The bank currently has 60 merchants, including the online music store CDNow, operating its e-cash system -- which requires users and merchants to open an account at the bank -- plus 190 more in the wings. Drawbacks the bank has noted include the international currency exchange issue and reluctance of customers to send a cheque to an out-of-state bank to open an account. As a result, Mark Twain Bank expects to have international currency exchange and credit card account payment systems in place by the third quarter, according to Trotter.

Digital within six months plans to begin a trial of an e-cash system called Millicent that will be focused on transactions of less than US$1, but company officials have not released details of the proposed system.

CyberCash has plans to offer e-cash coins in the third quarter and is currently offering a "wallet" that uses encryption and authentication to enable users to send credit card information securely across the Internet.

Users need to go to the company's Web site at http://www.cybercash.com to download the wallet, in which they can then store Visa, Mastercard and American Express information, as well as a stock of e-coins once they're available, to purchase items at merchant sites running the CyberCash server. Some of these merchants include Virtual Vineyards and Price OnLine, the online version of discount store PriceClub.

Analysts and industry leaders have their eyes on CyberCash, whose technology has been licensed by companies such as America Online, CheckFree, CompuServe and Oracle. "CyberCash has a clear leg up right now because it is the first to market a system that everyone understands," says Jim McBride, an analyst at Jupiter Communications.

IDC's Julian agrees. "If you don't count CyberCash, no one is really doing anything worthwhile yet," he says.

Why has CyberCash been so successful early on? "The key has been getting banks involved in the Internet market. Merchants are used to working with them, and consumers trust them," says Magdelena Yesil, vice-president of marketing for CyberCash. The company currently has alliances with banks including Mellon Bank, First National Bank of Omaha, Wells Fargo Bank and European payment services giant SLIGOS and plans to announce more in the near future.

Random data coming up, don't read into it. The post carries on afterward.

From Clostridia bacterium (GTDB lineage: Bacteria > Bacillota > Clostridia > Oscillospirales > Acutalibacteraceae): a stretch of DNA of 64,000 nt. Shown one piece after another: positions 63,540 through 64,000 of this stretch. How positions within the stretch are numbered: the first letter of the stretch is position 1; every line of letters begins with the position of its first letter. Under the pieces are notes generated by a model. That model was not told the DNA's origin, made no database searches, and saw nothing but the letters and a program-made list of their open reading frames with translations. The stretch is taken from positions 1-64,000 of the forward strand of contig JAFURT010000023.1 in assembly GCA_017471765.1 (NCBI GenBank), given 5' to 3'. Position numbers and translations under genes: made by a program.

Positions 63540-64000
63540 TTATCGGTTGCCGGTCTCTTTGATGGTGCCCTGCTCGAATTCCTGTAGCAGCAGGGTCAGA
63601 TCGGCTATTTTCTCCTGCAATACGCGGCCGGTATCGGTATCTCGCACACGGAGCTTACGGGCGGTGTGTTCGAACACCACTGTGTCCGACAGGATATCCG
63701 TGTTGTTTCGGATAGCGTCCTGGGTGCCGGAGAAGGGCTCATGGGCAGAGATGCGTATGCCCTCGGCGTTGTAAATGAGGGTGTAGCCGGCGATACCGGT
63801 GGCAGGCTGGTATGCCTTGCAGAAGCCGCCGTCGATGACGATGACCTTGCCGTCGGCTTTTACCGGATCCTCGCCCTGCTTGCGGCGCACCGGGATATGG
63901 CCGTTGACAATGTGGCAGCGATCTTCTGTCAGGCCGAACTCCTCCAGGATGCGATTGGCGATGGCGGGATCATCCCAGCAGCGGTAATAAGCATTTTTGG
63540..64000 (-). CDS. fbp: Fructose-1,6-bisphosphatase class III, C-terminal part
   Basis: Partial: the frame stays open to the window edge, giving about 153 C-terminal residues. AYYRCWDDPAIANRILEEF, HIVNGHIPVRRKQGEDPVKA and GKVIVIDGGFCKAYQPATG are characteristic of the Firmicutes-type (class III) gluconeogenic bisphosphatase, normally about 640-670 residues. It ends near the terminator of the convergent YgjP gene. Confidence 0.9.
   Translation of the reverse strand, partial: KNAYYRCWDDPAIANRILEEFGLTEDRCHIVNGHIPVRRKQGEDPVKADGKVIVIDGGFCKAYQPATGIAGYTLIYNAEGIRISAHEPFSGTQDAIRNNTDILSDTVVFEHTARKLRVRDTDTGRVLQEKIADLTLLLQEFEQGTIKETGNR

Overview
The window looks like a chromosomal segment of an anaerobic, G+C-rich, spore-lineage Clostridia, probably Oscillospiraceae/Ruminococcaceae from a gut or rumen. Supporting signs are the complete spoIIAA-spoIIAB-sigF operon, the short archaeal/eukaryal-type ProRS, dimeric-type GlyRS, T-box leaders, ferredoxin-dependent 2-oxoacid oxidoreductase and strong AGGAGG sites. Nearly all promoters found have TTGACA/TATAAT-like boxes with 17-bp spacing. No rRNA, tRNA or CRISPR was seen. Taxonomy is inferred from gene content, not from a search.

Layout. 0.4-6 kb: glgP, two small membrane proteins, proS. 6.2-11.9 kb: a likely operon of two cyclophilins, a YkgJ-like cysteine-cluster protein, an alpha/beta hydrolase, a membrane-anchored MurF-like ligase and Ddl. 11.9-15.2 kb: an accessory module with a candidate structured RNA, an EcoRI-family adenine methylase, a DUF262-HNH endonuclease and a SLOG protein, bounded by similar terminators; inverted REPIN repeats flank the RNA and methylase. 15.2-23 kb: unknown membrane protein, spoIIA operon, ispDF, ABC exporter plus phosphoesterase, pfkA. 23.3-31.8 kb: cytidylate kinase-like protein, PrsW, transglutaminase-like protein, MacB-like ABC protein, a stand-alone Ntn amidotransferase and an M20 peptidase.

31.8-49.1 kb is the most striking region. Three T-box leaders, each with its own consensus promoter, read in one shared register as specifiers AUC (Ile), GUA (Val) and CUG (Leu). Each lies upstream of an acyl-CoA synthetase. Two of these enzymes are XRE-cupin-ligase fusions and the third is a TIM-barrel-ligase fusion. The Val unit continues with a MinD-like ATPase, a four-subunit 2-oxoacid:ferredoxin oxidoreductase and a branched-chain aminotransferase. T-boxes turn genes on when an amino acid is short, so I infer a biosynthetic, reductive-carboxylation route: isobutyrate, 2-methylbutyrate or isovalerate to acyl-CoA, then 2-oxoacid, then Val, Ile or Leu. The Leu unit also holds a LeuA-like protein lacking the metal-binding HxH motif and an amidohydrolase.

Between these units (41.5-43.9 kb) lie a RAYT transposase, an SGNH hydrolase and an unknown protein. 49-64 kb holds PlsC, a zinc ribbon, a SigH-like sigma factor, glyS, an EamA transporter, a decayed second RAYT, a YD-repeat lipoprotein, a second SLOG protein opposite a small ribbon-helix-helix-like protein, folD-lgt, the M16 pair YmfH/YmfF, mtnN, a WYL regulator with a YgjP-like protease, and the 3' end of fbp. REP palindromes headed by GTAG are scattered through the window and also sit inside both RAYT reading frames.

VeriFone is taking the same approach with its vPOS and vGATE payment systems announced this month by aiming its credit card processing servers at financial institutions. So far, Wells Fargo Bank, the Royal Bank of Canada and Universal Savings Bank have signed on to the VeriFone plan, which will be based on Visa and Mastercard's jointly developed secure electronic transaction (SET) protocol as soon is it is widely available, an event that analysts foresee happening in early 1997.

While CyberCash was first to market, VeriFone has the advantage of already having cornered a huge percentage of the market for countertop credit card processing terminals, of which it has shipped over 5 million in 100 countries.

"VeriFone is very well positioned because it already has its hands in merchants' pockets," says Allen Weiner, director and principal analyst of online strategies for Dataquest.

Banks usually are not willing to limit themselves to one online credit card payment processing system, and the success of companies such as VeriFone and CyberCash on the Internet will depend on how many merchants adopt their products, analysts says.

"In the long term, the 'Net is potentially the most attractive merchandising space available," says Dudley Nigg, executive vice-president of Wells Fargo Bank at a VeriFone press event in San Francisco this month. Wells Fargo wants to offer its merchants as many options as possible in this new realm, he says.

This sentiment is echoed by Bank of America vice president Mack Hicks: "We want merchants to have many ways to pay online and will probably adopt several credit card processing systems," he says.

DigiCash, based in Amsterdam, can be reached on the Web at http://www.digicash.com.

CyberCash, based in Reston, Virginia, can be reached at http://www.cybercash.com.

VeriFone, based in Redwood City, California, can be reached at http://www.verifone.com.